5. Jungle Habitat, West Milford, New Jersey, 1972–1976


Whatever your ethical stance might be on zoos, I think we can probably agree that animals like rhinoceroses, zebras, and African lions totally don’t belong in a flimsy, easily escapable, “family friendly” amusement facility in suburban New Jersey. Warner Brothers learned this the hard way in the mid-1970s, when they decided to take part of the woods of West Milford and make it a drive-thru zoo park where lions, tigers, and bears (oh my!) could run right up to your car and maul the heck out of you if you decided to open your window. SIGN ME UP, right?!

I say it was easy to escape from because West Milford residents reported sightings of kangaroos, emus, and baboons intown throughout the ’70s. That only two reported attacks took place at the park during its four years in business seems like a miracle.

Unfortunately, the animals at Jungle Habitat were in far more danger than the people: They lived in unsafe, neglectful, and abusive conditions, and when the park closed due to bad publicity in 1977, many of them were left there to die. Awful.

Nowadays, old cages, ticket booths, and other vestiges of Jungle Habitat are the only evidence of this park, which once served as the home for about 1,500 species of animals. The state bought the 800-acre property in 1988 and returned it to its former glory as a woods that’s very popular with hikers. The only animals living there now do so by choice. Jungle Habitat itself obviously deserves a big “fuck you man, seriously,” but I’m glad NJ kept the cages up to remind people how NOT to treat animals. ♦


  • thebrownette October 16th, 2013 11:27 PM

    YOU GUYS ARE FORGETTING THE BEST THING: you can use GOOGLE MAPS to look them up! Try Six Flags NOLA. Uber-weird.

  • thebrownette October 16th, 2013 11:27 PM

    Also, I have a reoccurring nightmare about an abandoned theme park.

  • risala247 October 16th, 2013 11:47 PM

    I looove abandoned theme parks. There’s one called Prehistoric Forest in Irish Hills, Michigan that’s really awesome too. Great list!

  • AngstyTheBrave October 16th, 2013 11:52 PM

    I really love these, but I also love abandoned/dead malls. There are about ten malls in my city, and most of them are small but still busy. But there’s one that has about 6 stores and 3 restaurants in the food court and no one’s ever there. There was also a mall that they tore down a while ago, but only recently replaced. I used to go to it all the time when I was a really young kid and at one point the only stores that were open were Sears and a dollar store (and that dollar store sold these great candies that they now only make in South Africa and that sucks). I don’t know man, abandoned stuff is cool to me, I guess.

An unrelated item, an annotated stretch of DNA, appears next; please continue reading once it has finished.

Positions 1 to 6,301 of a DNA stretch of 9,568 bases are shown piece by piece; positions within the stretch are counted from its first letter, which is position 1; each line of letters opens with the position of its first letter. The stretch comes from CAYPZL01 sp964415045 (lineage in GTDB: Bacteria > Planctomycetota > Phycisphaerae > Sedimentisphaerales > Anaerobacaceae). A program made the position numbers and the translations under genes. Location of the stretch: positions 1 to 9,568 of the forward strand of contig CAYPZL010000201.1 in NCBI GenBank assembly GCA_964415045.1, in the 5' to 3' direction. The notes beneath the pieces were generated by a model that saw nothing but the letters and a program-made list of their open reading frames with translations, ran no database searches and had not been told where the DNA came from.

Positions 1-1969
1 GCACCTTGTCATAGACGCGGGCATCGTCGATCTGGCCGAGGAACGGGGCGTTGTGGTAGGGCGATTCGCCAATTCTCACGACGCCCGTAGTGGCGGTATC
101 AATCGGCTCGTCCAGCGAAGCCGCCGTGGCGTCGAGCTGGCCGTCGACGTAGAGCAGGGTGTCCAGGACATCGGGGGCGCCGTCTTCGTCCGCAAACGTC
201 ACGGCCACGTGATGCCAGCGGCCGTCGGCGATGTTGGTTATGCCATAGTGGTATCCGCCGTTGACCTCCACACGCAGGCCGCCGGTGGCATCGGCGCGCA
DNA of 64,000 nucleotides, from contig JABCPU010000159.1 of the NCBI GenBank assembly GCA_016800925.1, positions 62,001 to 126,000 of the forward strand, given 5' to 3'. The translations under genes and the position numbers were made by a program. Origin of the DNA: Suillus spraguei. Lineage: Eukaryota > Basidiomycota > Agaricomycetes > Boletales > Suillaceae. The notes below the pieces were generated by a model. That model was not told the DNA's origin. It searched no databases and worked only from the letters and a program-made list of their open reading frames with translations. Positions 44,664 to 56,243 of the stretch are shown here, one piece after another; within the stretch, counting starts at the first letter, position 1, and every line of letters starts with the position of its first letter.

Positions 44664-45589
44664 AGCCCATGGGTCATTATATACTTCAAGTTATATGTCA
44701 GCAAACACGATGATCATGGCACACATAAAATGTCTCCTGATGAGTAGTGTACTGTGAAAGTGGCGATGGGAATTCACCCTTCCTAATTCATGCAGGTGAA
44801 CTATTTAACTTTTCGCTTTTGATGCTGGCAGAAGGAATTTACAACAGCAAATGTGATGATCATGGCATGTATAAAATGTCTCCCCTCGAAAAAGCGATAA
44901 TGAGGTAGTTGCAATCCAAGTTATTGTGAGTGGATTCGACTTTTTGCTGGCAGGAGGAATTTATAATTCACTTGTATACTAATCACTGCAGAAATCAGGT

Theme parks in general are great too. They’re just so much fun! I really, really, really want to go to Disney World, and go back to Disneyland. We don’t have theme parks where I live, but we do have the world’s largest indoor amusement park, apparently.

    • Amy Rose October 18th, 2013 2:54 PM

      God, I am OBSESSED with dead malls, too! I want to see yours!!!

  • julalondon October 17th, 2013 3:31 AM

    Love this. Where i live we don’t have them (i think), but they seem so spooky and über-cool to me!!

  • elliecp October 17th, 2013 7:17 AM

    this is so cool! I went to a really quiet, empty funfair in the summer and it was so awesome. kind of melancholy and foreboding <3

  • soviet_kitsch October 17th, 2013 10:25 AM

    “Fuck a house.”

    amy rose i love your articles forever

  • Erin. October 17th, 2013 11:07 AM

    Totally forgot that Ontario Place (mentioned on the wiki page) is considered an abandoned amusement park. I used to love going there as a kid, especially with all the jungle-gym type stuff they had. A vast playground with all different types of stuff. That was the best part. Anyone remember what I’m talking about?

    The thing with stuff like this in Canada is that it very quickly gets torn down and usually replaced by something exclusive, like a condo or a club for rich people. People are stupidly captialistic here.

    • soviet_kitsch October 17th, 2013 11:56 AM

      i LOVED ontario place! and yeah, anything 5+ years older in toronto will be torn down to put up a condo. it’s so terrible and wasteful.

    • whiskeytangofoxtrot October 17th, 2013 3:14 PM

      I stepped barefoot on some jackwagon’s abandoned LIT cigarette at Ontario Place when I was a kid, inducing a lifelong fear of stepping on lit cigaretts, hence developing a habit wearing giant combat boots even in +35 degree celsius weather. It was really fun there, though!

    • GlitterKitty October 17th, 2013 3:44 PM

      Oh my gosh yes! I used to go there all the time when I was little. Those playground things were my favourite too (and the waterpark). They’ve ripped out almost everything in front of the water slides and turned it into an outdoor concert venue (Echo Beach). I saw a concert there and it was pretty weird to turn around and see water slides!

  • Amal October 17th, 2013 11:07 AM

    These stories are so beautiful, I would love to go to an abandoned amusement park, it’s all just so spooky

  • iximox October 17th, 2013 12:42 PM

    Joyland!!!! I grew up in Wichita and some of my best childhood memories are of going to Joyland. I remember getting off the roller coaster and getting straight back in line to ride it again and again and again. The whole park had a kinda creepy but thrilling run-down vibe that I loooooooved.

  • flocha October 17th, 2013 1:10 PM

    Wow, abandoned places are pretty much my favourite thing ever, in a weird way. Thank you so much for this post!

  • Cutesycreator aka Monica October 17th, 2013 1:17 PM

    I think I like abandoned theme parks more than I like non-abandoned theme parks. (Which is saying something.)

  • flocha October 17th, 2013 1:28 PM

    Also, the abandoned mr blobby amusement park in Somerset. Look it up.

  • whiskeytangofoxtrot October 17th, 2013 3:16 PM

    @amy rose, I was in Nara this past spring, but we sadly ran out of time to investigate Dreamland. We did go to the old Expo 70 grounds in Osaka, though, which, while not abandoned, were AMAZING!

  • ghostgrrl October 17th, 2013 3:30 PM